COLD - Driving Organization Development (OD) Outcomes through the hybrid of Principles and Rules-based corporate governance approaches

The turbulent business environment coupled with the corporate failures that have been witnessed in the past decades has necessitated the need for renewed thinking on the approaches to building high performance organizations. Complexity Theory and Chaos Theory indicate that the modern corporation is a highly complex adaptive system that is disorganized and unordered. The business environment is becoming increasingly volatile, ambiguous and uncertain for organizations to rely on a single, predefined governance approach to driving Organization Development outcomes. The changes and challenges being faced by organizations have exhibited the weaknesses of relying on normative approaches to corporate management and corporate governance. There is need for continual and cyclical approaches that integrate humanistic values and are embedded in the concept of development, which concept demands systematic progression and growth that is not limited by time. Organizations can either adopt the principles approach or the rules-based approach to corporate governance.

However, the non-linearity and deterministic nature of organizations calls for the unified corporate governance framework that integrates the principles and rules-based approaches. Non-linearity in organizations demands calls for an effective feedback mechanism because the organizational variables behave in seemingly chaotic ways. Complexity on the other hand causes a global cascade which demands systems thinking and circular visioning in order to drive organization development outcomes.

There has been an increased attention to corporate governance, seemingly because of the profit maximization narrative and the complexity and non-linearity of organizations which brought about significant agency problems and costs. The reactive approach by most jurisdictions and shareholders as a result of business complexity and chaotic systems during the last three decades led to the increased exclusionary stance on pedantic rules to corporate governance. This led to the exponential rise in the development and enforcement of corporate governance codes and rules across organizations and countries.

Historically, laws and regulations in corporate governance, in the 19th century, was a political reaction to the effects of the flourishing democracy that created a free-market or capitalism system. The unrestrained form of capitalism that existed in the early years of the Industrial Revolution resulted in a small number of people amassing wealth. Laws and regulations were therefore introduced to limit the excesses and abuses of the free market. The 17th and 18th century organization relied on ‘trust systems’ and control was a product of “voice” rather than “exit”. As a result of the evolving corporation and the widening agency problems, the pedantic rules based approach focused on board composition, independence, diversity, succession planning, gender quotas and so on. The search for independent directors has, in most cases, focused on “independence” of the person whilst shirking independent thinking. It is extremely better to have real independent thinkers who are prepared to put their reputations and positions at stake to express an independent view in the boardroom; rather than having individuals who have no connection to management but lack independent thinking.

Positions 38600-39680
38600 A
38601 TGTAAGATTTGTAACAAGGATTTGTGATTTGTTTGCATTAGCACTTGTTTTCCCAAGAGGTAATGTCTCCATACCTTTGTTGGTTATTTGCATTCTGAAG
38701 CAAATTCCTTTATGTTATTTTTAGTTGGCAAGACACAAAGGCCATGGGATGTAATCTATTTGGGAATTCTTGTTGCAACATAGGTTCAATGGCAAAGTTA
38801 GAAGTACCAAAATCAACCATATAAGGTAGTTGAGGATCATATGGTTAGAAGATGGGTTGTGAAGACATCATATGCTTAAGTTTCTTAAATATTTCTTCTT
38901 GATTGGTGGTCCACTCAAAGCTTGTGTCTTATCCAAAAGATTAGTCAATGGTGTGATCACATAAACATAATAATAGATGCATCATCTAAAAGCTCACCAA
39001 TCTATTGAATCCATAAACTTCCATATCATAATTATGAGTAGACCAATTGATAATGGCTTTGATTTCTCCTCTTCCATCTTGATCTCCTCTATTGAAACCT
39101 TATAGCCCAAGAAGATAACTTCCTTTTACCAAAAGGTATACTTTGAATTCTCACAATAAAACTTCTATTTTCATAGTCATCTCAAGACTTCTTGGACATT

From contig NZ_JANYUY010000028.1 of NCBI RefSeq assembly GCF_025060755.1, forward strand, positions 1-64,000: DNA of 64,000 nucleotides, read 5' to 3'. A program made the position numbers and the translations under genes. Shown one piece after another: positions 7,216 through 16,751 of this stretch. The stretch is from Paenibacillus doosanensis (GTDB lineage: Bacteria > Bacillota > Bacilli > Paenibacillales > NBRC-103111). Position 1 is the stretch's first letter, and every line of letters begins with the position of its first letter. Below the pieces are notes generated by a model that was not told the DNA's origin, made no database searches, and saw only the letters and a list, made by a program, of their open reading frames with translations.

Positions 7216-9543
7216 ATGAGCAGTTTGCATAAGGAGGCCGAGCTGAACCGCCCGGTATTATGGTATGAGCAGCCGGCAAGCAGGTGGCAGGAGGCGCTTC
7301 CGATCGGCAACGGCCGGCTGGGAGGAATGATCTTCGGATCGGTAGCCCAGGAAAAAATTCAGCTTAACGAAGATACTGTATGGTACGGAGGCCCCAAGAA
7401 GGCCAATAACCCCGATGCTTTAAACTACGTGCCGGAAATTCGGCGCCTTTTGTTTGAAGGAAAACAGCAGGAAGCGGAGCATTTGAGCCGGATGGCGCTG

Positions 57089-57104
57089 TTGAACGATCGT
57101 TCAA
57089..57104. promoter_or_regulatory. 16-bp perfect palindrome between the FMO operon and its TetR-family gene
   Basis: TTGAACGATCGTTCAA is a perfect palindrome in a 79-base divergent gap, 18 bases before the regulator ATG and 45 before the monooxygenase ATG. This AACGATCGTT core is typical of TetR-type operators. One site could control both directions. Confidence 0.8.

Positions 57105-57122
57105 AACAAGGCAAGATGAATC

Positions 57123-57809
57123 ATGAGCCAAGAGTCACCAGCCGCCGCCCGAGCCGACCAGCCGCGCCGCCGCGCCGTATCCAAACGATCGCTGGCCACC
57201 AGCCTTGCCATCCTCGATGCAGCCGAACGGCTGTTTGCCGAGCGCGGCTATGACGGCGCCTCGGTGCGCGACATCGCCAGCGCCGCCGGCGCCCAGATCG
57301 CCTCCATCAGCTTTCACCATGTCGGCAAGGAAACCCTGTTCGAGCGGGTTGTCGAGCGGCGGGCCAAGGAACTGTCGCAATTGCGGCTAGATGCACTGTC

The adoption of pedantic rules has seemingly replaced the business judgment of directors, C-suites, and managers with a more mechanical direct democracy. This mechanistic approach is repugnant to the principles of building high performance organizations. The exclusive focus on being pristine about board diversity, independence and so on has necessitated zero expertise on most boards, hence slowing down organization development interventions across organizational units. It has been reported that most board candidates with the most industry experience are also the ones with the most baggage – the kinds of connections and ‘material relationship’ that runs parallel to pedantic corporate governance rules. There has been an exponential increase in the number of laws, regulations and guidelines directed at organizations. This has been necessitated by the general belief that legal reforms are the prime solution to corporate challenges. However, this has facilitated rigidity founded on the negative agency problem. There is an urgent need to incorporate OD theory and practice in corporate governance and ensure flexibility by adopting a hybrid governance framework that is supported by the third generation OD methodologies.